The US Food and Drug Administration has warned doctors against prescribing certain antidepressant drugs alongside migraine treatments because this can result in a life-threatening side effect known as serotonin syndrome.

The FDA said drugs in the triptan class of migraine treatment, which include GlaxoSmithKline’s Imitrex (sumatriptan) and AstraZeneca’s Zomig (zolmitriptan), must not be used in patients already being treated for depression with serotonin-modulating antidepressants.

This can result in symptoms such as restlessness, hallucinations, loss of coordination, fast heart beat, rapid changes in blood pressure, increased body temperature, overactive reflexes, nausea, vomiting, and diarrhea, said the agency. It has identified 27 cases of serotonin syndrome, with 13 hospitalisations as a result and two deaths.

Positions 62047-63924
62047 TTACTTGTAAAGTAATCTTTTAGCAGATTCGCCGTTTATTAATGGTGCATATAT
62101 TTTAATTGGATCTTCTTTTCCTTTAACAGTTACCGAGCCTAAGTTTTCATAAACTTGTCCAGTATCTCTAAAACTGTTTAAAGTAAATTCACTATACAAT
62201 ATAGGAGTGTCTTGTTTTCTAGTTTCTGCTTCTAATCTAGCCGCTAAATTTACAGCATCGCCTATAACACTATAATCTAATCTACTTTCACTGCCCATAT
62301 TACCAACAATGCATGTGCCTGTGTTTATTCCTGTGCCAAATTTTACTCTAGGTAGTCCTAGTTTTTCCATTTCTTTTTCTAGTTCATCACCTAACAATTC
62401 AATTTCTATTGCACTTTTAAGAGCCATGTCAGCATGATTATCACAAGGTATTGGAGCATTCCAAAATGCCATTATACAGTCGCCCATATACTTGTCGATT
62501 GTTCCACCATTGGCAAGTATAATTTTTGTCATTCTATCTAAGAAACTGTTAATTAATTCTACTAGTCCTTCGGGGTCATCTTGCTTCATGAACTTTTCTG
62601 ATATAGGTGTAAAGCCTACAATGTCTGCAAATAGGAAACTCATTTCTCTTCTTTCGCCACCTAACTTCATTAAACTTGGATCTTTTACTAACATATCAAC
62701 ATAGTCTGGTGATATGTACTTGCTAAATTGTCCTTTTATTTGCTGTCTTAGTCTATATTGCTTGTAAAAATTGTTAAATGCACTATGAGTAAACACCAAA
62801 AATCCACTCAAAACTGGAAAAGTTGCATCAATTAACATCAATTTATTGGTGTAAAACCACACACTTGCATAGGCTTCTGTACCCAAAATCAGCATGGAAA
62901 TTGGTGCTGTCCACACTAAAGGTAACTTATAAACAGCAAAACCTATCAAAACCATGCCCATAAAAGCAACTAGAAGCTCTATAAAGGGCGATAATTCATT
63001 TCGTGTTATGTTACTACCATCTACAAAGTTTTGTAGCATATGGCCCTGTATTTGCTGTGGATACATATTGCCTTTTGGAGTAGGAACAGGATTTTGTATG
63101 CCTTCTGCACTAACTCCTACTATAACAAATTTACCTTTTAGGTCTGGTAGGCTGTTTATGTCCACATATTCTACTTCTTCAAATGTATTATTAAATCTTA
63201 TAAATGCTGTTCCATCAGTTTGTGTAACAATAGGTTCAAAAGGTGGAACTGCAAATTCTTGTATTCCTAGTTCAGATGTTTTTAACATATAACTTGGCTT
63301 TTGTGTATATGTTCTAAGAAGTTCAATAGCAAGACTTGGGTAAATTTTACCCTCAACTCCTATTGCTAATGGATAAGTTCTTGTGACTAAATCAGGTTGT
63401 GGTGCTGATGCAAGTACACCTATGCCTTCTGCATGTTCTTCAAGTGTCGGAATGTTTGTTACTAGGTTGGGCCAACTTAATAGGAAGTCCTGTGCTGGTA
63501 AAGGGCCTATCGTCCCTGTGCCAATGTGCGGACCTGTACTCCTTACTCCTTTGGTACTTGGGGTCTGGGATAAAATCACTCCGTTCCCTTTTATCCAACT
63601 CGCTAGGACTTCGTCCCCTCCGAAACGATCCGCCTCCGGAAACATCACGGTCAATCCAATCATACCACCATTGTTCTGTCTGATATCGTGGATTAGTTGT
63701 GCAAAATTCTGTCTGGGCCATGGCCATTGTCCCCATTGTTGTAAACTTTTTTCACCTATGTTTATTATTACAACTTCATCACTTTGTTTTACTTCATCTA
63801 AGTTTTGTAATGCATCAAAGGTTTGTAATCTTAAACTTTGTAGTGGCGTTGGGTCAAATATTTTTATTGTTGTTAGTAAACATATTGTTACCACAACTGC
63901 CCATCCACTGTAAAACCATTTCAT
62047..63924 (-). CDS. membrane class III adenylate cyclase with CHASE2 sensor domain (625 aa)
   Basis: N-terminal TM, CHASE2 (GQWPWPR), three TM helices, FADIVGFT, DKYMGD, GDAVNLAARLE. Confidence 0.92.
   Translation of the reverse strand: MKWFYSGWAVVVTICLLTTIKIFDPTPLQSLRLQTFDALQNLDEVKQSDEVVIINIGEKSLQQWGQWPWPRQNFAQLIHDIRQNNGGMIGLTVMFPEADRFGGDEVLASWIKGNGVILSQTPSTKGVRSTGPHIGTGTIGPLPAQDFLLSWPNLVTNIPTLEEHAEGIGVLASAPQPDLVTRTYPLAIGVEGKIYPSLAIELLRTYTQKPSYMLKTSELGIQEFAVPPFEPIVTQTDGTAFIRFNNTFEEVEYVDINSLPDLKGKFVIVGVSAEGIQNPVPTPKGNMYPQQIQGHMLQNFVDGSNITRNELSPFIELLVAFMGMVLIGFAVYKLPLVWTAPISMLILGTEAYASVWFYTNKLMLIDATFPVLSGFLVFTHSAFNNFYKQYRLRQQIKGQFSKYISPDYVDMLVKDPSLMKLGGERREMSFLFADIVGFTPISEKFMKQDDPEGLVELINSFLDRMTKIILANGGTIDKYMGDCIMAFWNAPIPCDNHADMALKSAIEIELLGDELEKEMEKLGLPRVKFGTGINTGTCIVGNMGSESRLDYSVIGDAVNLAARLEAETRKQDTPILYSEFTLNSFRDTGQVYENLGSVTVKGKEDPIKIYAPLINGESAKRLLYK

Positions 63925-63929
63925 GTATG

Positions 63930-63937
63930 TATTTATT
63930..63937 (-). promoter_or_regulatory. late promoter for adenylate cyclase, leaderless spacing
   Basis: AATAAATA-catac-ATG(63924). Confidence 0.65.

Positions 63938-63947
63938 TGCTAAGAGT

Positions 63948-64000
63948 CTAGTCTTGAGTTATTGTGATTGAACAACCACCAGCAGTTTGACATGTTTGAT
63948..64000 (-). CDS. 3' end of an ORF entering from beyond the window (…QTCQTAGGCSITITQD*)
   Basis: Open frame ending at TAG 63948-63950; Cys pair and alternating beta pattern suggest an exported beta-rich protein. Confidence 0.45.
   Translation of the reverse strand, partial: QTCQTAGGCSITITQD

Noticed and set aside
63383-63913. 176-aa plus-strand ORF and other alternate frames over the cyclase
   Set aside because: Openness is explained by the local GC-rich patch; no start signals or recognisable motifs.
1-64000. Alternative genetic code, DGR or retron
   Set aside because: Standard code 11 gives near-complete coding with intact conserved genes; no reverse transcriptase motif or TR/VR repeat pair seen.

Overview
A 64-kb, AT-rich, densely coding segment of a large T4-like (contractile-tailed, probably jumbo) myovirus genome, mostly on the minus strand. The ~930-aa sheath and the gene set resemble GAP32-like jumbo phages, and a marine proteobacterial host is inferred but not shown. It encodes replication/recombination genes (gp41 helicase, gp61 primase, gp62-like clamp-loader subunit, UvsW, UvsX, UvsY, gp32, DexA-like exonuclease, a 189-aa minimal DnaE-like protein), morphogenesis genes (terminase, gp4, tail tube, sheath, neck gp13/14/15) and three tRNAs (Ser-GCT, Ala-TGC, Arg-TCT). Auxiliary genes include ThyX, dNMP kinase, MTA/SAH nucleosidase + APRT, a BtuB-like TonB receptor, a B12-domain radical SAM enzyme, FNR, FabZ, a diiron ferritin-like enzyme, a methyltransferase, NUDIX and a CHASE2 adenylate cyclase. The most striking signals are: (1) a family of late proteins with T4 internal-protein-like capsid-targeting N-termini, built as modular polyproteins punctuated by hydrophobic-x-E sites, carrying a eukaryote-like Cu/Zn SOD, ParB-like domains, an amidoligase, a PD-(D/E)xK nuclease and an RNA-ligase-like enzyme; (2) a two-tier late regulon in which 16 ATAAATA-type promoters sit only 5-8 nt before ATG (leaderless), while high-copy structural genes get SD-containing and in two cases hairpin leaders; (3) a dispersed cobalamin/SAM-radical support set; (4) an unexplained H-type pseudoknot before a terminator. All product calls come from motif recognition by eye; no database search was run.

Labelling for the selective serotonin reuptake inhibitor (SSRI), such as Pfizer’s Zoloft (sertraline) and GlaxoSmithKline’s Paxil (paroxetine), and serotonin/noradrenaline reuptake inhibitors (SNRI) such as Wyeth’s Effexor (venlafaxine), as well as the triptans, has been updated to warn of the risks of concomitant use.

“Healthcare professionals prescribing a triptan, SSRI or SNRI should keep in mind that triptans are often used intermittently and either the triptan, SSRI or SNRI may be prescribed by a different physician,” said the FDA in a statement. They should also discuss the possibility of serotonin syndrome with patients if a triptan and an SSRI or SNRI have to be used together; and follow patients closely during treatment if this occurs.